The Pennyhole bay race was supposed to start at 1100, but the start time got pushed back to 1200 to have a little more depth to get past Stone Point. The channel has got rather shallow despite being dredged last month, and some of the deeper draft boats would have got stuck.

We did not get a very good start, and I did not really have my racing head on. We managed to keep up with the Walton Charm for a while, but by the time we were past Pye End we were the back markers. We persevered and passed the finish line at Pin Mill hard by 1550.

Julian wanted to pick up a buoy under sail, and we tried, but the wind and tide conspired against us and by 1635 I had had enough and insisted we put the engine on so we could get on the buoy. Five minutes later we were tied up securely and I jumped into Worm to try to get to the shop at Chelmondiston before it shut.

Not a great day on the water, but the evening barbecue at Pin Mill Sailing Club went well. Unfortunately Julian fell off the hard on the way back to Worm, getting his waterproof jacket and last pair of clean trousers covered in mud. We'll have to use the laundrette at Suffolk Yacht Haven tomorrow!

Thursday, 23 August 2012

Ramsholt to Walton

We set off early from Ramsholt, casting off the mooring under sail at 0800 and taking the ebb down to the Deben Bar. The wind was quite light and we did not want to fight the tide, but by 0830 we put the engine on to give us steerage way.

Low water was at 0930, but we passed West Knoll by 0905, without reading less than 5' on the depth gauge. The latest chartlet showed enough water for us (or we would not have tried) but it was still a relief to get through!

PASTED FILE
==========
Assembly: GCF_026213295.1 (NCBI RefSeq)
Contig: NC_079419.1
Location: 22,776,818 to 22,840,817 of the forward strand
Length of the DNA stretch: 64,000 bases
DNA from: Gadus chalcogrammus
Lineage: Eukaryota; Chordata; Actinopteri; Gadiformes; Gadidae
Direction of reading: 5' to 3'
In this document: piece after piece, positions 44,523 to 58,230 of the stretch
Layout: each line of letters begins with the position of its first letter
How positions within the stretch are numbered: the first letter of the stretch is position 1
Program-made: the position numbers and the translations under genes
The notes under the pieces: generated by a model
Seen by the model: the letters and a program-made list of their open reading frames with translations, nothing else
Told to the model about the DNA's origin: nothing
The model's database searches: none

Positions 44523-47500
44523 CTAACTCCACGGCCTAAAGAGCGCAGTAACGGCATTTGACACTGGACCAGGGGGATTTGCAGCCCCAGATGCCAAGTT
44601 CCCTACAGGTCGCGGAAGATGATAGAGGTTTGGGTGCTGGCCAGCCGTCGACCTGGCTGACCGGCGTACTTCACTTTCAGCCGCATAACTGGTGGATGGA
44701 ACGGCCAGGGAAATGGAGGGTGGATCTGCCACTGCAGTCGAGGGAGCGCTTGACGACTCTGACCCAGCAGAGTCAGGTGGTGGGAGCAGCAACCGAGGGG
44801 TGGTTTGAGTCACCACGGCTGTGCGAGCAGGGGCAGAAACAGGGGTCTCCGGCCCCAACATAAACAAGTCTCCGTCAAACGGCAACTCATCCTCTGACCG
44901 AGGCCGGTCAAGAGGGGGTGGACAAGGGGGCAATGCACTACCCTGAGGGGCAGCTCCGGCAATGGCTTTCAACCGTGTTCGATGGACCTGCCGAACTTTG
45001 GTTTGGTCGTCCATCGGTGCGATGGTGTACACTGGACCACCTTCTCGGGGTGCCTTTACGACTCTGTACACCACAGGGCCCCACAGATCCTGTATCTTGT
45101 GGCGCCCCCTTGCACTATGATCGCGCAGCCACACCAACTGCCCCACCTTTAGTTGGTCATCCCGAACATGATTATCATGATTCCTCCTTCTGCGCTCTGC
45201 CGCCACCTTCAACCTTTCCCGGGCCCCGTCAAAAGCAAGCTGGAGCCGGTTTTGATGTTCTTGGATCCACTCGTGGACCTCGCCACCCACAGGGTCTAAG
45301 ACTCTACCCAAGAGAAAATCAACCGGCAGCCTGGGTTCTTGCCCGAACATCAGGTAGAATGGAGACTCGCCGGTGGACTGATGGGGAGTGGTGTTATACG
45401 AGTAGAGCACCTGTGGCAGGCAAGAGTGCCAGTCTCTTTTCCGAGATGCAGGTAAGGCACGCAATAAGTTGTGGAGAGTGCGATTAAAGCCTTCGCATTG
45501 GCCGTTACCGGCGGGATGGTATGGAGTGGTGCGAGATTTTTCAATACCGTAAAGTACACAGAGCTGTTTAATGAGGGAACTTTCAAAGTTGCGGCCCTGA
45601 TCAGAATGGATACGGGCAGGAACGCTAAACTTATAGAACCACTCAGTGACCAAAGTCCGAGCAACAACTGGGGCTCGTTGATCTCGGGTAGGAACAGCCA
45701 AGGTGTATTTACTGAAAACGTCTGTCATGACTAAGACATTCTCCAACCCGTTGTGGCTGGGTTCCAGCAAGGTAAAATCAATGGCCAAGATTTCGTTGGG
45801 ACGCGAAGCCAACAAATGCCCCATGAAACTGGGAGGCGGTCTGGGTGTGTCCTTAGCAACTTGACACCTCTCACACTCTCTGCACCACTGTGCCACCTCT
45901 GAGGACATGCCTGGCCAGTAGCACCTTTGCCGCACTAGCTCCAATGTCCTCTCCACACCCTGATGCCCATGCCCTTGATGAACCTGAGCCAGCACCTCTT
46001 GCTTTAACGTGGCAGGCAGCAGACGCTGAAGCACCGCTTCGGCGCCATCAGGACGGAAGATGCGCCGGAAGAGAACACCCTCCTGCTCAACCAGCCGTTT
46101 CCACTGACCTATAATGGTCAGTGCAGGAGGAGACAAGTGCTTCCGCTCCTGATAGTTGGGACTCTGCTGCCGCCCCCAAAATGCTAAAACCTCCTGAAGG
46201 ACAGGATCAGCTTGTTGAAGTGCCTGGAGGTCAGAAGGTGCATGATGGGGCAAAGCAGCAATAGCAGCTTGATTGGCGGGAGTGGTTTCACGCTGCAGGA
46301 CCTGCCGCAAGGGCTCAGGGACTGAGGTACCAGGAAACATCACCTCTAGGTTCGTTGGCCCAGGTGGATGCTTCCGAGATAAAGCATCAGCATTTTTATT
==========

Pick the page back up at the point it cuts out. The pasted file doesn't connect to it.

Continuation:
We turned the engine off after West Knoll, to drift with the tide towards Harwich. There was no wind at all, but we were not in a hurry, and it was forecast to come back. We had enough to sail by 1000, and headed off shore to catch more tide push. We went right across the shipping lane since there was nothing in it, and only tacked towards Pennyhole Bay when we reached the Cork Sands.

One long tack took us right to the Walton Channel no2 buoy (Pye End remained elusive) and then we tacked up the channel to buoy no11 before turning on the engine at 1245.

We were on a vacant mooring close to Stone Point by 1300 having had a relaxing sail in light winds and bright sun shine. A good day!

Wednesday, 22 August 2012

Woodbridge and Ramsholt

Spent the morning playing with a new lug sail for Worm that John from Tab Nab had for sale. Need longer spars. Lovely sail from the Tide Mill to Ramsholt. Picked up the buoy under sail easy peasy. Food good as usual. Less said about the shantymen the better.

Tuesday, 21 August 2012

Scandinavian Seaways Race

The Scandinavian Seaways Race was due to start at 0900 from Wrabness, just after the flood began. The wind was fine for a run down the Stour, but so light that Julian and I did not think Robinetta would make against the tide, so we decided not to try.

Several other boats called up Avola to say they were not starting either, and the fleet split in two. We started off at the same time as the racers, but had our engine on and soon left them behind. I kept looking back, and they looked really good with all their sails out, but by the time we reached Harwich Shelf at 1030 there was no sign of anyone behind.